* Author : Kristina Ten
* Narrator : Nicola Seaton-Clark
* Host : Summer Fletcher
* Audio Producer : Peter Behravesh
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Originally published in Lightspeed.
Tend to Me
by Kristina Ten
Nora is a serial becomer. She has become many things in her life, though rarely on purpose. The first time, it just sort of happened. The second time, it was a coincidence. Now, it is a habit she cannot seem to break.
In the past, she has become a rock climber and a scuba diver, a beekeeper and a gardener and a mechanic specializing in European cars. For two months last summer, she was a stand-up comedian. Her senior year of college, she amassed New England’s largest collection of antique coins.
Nora has no interest in any of these things. She has, in fact, an acute fear of heights and depths and stages. Exhaust fumes make her sick, and she is allergic to bees.
But Nora cannot help herself: she is prone to absorbing the interests of whoever she is dating. She is caught in a pattern. She cannot get out.
“How wonderful that you two share hobbies!” say friends of the couple, whatever couple she is part of at the time.
Or: “You must never run out of things to talk about! I wish my Philip and I had so much in common.”
It is not an equal exchange, Nora knows, nor a lasting one. Do you think the rock climber asked about her interests? He did not. While they dated, she scaled sheer cliff faces in his presence, then went home to her apartment and sank weeping to the floor. She spent hours flat on her belly, clawing at the horizontal surface beneath her calloused palms. All the jargon she had learned—quickdraw, hand jam, pitch—tumbled out of her mind. Alone, she was completely vacant. The next time they saw each other, he would fill her all over again.
The same with the comedian: she pantomimed laughter for him until her cheeks ached, then went home and stared at her blank expression in the mirror, as if trying to commit it to memory.
The same with the gardener, the beekeeper. Nora is trapped in malleability. It is an uncomfortable transformation each time. She wakes up tired, eats a bowl of bland cereal, then she goes to meet her lover and she becomes.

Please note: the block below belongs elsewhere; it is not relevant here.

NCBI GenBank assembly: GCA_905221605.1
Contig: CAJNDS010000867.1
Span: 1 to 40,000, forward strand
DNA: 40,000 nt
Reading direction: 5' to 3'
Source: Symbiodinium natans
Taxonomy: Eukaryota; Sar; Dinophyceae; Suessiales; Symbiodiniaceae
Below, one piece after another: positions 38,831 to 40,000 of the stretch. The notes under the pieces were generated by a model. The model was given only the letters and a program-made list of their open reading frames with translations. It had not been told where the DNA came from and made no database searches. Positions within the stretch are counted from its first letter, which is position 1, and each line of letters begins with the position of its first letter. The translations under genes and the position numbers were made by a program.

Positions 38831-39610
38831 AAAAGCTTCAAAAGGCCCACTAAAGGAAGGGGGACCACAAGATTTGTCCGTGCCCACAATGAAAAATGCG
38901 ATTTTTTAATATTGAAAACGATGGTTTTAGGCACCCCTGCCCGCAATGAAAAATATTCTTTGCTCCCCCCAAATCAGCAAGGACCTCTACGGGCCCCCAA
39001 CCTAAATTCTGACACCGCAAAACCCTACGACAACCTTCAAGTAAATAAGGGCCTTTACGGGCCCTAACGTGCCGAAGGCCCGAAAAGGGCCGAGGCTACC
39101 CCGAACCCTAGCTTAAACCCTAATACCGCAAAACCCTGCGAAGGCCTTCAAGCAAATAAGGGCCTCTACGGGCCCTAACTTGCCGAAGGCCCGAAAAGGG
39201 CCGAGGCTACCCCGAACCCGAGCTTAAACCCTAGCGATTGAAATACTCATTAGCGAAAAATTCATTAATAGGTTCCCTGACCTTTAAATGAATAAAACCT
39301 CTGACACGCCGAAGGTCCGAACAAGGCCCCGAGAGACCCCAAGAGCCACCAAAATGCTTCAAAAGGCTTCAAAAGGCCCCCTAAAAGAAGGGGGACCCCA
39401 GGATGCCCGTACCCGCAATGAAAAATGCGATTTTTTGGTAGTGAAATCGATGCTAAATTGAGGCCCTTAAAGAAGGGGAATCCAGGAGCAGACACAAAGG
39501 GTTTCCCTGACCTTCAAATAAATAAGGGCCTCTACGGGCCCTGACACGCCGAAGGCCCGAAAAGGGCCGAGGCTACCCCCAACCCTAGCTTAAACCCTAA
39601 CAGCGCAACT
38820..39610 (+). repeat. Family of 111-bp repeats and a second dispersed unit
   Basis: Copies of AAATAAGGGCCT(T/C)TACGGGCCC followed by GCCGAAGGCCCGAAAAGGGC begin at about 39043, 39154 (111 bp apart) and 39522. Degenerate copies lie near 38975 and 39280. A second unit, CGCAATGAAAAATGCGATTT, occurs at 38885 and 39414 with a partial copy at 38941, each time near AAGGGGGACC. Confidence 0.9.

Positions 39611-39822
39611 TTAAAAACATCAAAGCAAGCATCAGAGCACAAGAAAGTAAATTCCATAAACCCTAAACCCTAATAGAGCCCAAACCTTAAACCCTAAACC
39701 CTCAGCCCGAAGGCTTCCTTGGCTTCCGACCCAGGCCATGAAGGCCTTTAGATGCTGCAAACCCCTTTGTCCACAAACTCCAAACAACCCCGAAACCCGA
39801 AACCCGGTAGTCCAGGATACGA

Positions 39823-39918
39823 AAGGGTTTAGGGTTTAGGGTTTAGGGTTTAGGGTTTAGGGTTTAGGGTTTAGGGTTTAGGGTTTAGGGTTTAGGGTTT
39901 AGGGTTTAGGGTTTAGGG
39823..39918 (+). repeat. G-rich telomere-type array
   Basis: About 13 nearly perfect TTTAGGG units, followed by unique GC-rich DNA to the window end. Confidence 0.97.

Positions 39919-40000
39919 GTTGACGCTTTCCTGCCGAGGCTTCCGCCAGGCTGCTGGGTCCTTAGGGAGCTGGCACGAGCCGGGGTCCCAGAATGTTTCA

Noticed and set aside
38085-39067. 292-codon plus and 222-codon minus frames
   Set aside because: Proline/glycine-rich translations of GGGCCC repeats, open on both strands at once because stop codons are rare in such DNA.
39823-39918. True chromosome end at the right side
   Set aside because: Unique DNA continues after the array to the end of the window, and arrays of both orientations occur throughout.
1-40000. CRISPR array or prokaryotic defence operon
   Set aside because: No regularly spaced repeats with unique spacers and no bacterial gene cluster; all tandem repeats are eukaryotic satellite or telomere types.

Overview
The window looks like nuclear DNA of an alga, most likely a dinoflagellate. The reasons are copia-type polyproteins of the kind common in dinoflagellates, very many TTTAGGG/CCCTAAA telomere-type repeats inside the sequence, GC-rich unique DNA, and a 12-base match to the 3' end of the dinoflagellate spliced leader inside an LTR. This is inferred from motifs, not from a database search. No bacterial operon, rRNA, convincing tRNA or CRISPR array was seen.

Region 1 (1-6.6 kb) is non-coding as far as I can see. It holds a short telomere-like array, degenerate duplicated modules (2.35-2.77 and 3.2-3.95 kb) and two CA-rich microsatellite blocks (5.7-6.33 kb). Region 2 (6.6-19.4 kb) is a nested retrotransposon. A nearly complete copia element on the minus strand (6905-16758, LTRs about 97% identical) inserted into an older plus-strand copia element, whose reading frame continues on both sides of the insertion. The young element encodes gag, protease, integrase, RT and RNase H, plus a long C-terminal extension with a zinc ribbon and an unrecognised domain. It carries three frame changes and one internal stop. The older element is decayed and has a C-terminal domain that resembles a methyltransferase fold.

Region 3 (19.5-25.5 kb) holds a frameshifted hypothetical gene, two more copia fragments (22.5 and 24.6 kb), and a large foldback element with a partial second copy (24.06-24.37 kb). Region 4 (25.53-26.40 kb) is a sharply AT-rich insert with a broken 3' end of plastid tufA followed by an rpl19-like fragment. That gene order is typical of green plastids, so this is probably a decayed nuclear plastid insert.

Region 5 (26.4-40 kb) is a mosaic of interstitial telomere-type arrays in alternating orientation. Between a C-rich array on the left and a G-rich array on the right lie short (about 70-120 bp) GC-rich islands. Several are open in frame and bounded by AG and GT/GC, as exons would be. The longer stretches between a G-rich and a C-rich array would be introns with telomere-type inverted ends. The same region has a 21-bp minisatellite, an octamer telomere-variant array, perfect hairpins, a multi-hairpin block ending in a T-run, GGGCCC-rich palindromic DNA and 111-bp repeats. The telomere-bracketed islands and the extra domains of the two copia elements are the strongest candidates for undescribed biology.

Currently, Nora is dating an amateur acupuncturist. They met at a bar, where he told her a bad joke about why acupuncturists shouldn’t be trusted, something something something because they are a bunch of backstabbers.
He turns out to be neither of these things: a backstabber or an acupuncturist, professionally speaking. He is sincere and loyal, and he performs acupuncture only at the hobbyist level, though he hopes to get an apprenticeship soon. For now, he practices on himself often, on her less often, and most frequently on the bumpy, porous skin of grapefruits.
When Nora becomes this time, she is reclining on his living-room sectional, the amateur acupuncturist focused on the cap of her knee.
“Do you feel anything?” he asks, inserting a fourth needle experimentally. “More relaxed, maybe?”
“Sure,” she responds, feeling nothing, though maybe a slightly less dulled version of the nothing she usually feels.
Suddenly, a patch of rough, faintly green skin blooms in the space between the needles. It is thicker than the surrounding skin, and when she pokes it, it has a bit of give.
She looks up at the amateur acupuncturist. “Is that supposed to happen?”